Douglas Hofstadter – Metamagical Themas (1985)
Careful analysis leads one to see that what we choose to call a new theme is itself always some sort of variation, on a deep level, of previous themes. The trick is to be able to see the deeply hidden knobs!
Some readers … feel that I am unwittingly implying that it is easy for anybody to be a genius: after all, a crank can crank a knob as deftly as a genius can. The crux of their objection, then, is that the crux of creativity is not in twiddling knobs, but in spotting them!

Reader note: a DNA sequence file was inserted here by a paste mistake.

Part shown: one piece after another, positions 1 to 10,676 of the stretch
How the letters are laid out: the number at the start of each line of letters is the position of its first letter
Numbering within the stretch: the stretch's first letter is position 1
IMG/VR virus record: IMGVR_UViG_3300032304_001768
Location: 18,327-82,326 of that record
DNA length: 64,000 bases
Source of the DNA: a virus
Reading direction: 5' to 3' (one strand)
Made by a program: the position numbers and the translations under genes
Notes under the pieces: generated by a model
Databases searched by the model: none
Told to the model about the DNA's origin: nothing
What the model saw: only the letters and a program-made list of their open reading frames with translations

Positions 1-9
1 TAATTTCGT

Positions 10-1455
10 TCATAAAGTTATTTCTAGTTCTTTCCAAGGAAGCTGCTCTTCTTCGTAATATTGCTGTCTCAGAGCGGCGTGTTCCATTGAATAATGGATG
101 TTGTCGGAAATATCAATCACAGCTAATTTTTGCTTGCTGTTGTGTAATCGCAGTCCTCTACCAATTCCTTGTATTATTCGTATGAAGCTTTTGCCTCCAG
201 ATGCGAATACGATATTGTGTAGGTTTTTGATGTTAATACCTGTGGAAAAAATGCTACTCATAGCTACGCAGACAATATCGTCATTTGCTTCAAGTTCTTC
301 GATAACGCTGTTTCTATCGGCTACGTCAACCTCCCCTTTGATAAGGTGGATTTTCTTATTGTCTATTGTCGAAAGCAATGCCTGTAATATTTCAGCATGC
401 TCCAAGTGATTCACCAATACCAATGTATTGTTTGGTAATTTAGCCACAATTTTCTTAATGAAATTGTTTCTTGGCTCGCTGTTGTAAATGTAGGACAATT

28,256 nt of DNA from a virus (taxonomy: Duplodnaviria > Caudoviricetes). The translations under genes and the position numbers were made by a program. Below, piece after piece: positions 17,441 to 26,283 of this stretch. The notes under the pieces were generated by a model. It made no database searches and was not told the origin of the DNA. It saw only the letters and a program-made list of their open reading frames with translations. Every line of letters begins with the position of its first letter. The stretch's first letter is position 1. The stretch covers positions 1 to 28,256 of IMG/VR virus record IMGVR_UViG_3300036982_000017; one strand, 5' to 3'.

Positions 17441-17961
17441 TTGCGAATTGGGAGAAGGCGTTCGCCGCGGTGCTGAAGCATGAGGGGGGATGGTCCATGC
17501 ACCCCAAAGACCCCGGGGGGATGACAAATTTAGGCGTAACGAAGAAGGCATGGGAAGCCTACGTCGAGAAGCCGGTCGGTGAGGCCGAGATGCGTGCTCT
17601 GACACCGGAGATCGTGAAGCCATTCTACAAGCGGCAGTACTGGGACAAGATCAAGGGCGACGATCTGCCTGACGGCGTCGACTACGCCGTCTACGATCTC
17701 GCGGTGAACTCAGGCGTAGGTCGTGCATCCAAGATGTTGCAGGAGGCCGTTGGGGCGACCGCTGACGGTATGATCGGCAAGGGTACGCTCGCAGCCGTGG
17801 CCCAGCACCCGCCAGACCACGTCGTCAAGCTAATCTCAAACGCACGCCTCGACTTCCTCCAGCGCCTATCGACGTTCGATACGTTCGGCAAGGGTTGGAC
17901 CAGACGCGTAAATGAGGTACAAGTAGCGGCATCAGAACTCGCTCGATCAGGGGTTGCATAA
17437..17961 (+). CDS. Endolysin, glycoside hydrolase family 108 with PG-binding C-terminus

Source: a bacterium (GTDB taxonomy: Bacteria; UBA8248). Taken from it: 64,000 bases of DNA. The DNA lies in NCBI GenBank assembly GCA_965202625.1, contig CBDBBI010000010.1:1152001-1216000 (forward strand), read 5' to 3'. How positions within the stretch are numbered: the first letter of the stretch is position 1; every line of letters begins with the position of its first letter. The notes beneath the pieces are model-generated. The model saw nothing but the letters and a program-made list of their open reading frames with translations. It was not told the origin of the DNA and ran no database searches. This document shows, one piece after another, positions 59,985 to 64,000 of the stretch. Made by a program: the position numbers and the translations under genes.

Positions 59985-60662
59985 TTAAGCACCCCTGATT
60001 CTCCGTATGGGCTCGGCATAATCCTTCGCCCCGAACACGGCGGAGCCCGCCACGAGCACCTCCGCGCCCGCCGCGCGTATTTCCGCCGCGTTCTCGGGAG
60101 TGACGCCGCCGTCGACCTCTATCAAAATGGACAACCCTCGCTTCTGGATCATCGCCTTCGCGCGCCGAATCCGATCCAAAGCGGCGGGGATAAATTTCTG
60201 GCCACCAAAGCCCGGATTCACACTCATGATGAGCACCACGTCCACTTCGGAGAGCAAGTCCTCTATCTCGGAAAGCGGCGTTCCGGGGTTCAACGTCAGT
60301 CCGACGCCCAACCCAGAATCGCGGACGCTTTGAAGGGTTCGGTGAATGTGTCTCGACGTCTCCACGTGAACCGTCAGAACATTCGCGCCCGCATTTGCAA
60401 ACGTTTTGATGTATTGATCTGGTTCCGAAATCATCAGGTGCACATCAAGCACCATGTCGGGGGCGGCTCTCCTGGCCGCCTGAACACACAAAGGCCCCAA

Well, that is exactly what I meant by my slogan. Making variations is not just twiddling a knob before you; part of the act is to manufacture the knob yourself. Where does a knob come from? The question amounts to asking: How do you see a variable where there is actually a constant? More specifically: What might vary, and how might it vary? It’s not enough to just have the desire to see something different from what is there before you. Often the dullest knobs are a result of someone’s straining to be original, and coming up with something weak and ineffective. So where do good knobs come from? I would say they come from seeing one thing as something else. Once an abstract connection is set up via some sort of analogy or reminding-incident, then the gate opens wide for ideas to slosh back and forth between the two concepts.